It is election season, so we face several more months of claims about the U.S. economy. Predictably, the economy is neither as good as the incumbents profess it to be, nor bad as those running to unseat them assert. The real truth is somewhere in between. Of course, each side will be armed with data, but politicians selectively forget to adjust for inflation or ignore seasonal adjustments that correct distortions in monthly or quarterly data. The economy is a complex affair, and each of us view it through our own lens. This is my assessment as a professional economist who wants better policies from both parties.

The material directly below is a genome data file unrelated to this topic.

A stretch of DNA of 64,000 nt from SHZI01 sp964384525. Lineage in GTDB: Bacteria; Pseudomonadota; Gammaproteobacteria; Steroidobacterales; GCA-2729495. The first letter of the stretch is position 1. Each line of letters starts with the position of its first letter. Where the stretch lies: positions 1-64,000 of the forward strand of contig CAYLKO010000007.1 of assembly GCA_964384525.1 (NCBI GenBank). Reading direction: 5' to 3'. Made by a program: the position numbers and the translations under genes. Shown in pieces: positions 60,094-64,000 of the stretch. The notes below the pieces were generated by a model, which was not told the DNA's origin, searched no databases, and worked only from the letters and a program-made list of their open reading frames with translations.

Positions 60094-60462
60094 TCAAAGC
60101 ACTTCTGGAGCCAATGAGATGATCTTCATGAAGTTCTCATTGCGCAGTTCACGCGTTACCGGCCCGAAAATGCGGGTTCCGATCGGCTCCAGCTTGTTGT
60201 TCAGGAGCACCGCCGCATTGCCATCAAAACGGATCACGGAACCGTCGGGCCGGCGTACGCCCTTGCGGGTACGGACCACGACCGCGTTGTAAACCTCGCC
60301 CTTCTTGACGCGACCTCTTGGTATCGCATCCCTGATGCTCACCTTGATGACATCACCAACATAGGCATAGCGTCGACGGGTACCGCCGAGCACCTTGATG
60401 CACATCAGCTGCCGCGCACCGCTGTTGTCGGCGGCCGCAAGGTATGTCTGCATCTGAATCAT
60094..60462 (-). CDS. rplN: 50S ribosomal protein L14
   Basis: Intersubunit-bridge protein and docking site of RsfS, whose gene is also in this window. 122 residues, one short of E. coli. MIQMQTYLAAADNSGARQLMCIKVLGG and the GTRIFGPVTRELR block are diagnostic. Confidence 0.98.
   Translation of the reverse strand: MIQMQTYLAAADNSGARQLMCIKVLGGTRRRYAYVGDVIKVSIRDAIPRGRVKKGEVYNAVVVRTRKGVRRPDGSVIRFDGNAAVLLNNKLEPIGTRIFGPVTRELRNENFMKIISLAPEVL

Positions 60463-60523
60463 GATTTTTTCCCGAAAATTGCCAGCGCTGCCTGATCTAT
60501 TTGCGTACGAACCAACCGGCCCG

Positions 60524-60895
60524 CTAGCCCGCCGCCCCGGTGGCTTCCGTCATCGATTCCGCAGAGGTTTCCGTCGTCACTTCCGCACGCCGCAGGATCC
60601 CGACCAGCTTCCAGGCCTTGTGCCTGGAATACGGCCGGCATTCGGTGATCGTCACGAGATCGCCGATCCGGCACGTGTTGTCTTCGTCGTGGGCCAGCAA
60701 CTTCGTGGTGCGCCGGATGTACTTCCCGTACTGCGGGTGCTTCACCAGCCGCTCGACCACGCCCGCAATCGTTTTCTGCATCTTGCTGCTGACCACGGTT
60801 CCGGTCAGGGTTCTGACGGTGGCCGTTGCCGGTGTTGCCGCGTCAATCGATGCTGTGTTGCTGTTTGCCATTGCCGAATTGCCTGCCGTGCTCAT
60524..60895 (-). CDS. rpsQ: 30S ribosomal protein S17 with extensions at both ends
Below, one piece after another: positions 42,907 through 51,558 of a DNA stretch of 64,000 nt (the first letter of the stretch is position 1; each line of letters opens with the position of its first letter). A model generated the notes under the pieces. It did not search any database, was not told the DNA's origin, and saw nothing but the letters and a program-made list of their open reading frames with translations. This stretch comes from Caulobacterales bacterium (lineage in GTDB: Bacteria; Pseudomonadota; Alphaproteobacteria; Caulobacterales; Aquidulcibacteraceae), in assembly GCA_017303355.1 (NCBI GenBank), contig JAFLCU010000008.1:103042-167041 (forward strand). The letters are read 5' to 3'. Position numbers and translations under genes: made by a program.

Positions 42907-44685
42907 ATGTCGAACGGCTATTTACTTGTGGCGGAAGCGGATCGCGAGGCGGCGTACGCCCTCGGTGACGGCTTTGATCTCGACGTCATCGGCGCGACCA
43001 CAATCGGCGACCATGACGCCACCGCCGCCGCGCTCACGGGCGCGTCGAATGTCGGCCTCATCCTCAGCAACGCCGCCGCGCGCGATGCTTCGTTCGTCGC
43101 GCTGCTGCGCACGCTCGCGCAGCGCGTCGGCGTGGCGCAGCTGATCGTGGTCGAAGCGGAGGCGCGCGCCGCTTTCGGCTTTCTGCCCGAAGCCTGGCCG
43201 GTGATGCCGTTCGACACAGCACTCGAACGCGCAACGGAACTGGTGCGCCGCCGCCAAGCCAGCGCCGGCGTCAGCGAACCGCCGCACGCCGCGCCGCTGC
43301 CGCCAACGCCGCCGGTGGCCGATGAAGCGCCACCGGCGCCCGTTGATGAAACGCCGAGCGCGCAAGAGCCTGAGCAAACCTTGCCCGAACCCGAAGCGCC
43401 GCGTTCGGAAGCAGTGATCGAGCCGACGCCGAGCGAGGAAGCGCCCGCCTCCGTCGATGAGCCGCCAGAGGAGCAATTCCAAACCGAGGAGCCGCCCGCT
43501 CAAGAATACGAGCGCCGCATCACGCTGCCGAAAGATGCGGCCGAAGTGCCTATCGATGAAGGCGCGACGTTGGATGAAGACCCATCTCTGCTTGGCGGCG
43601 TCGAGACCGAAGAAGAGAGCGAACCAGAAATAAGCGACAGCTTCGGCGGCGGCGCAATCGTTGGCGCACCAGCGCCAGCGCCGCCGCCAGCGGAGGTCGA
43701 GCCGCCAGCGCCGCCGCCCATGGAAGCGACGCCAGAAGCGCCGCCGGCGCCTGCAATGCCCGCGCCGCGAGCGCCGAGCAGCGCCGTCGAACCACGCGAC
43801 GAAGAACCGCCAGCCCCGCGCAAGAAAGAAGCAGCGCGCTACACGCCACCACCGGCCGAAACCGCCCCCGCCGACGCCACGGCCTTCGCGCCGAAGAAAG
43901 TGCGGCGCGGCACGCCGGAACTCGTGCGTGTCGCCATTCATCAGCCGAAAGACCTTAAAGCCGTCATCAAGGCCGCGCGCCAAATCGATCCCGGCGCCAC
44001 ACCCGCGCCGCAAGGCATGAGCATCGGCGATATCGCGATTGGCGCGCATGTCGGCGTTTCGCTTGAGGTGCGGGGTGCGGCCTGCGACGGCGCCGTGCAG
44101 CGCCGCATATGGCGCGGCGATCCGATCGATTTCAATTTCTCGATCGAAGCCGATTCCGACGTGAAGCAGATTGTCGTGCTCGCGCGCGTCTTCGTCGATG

We are in the longest expansion in U.S. history, and employment growth continues to do surprisingly well. Every healthy adult who wishes for a job can find one. While wage gains have been modest, over the past year we have seen stronger growth, particularly among the lowest-paid workers. Nationally, the composition of job growth has been good. Only 2.5 percent of workers are involuntarily working part time. Job growth has been in traditional full-time employment. Even with recent softening of labor markets, particularly in manufacturing, we live in an enviable time to be a worker.

Michael J. Hicks, PhD, is the director of the Center for Business and Economic Research and the George and Frances Ball distinguished professor of economics in the Miller College of Business at Ball State University. He can be reached at CBERdirector@bsu.edu.

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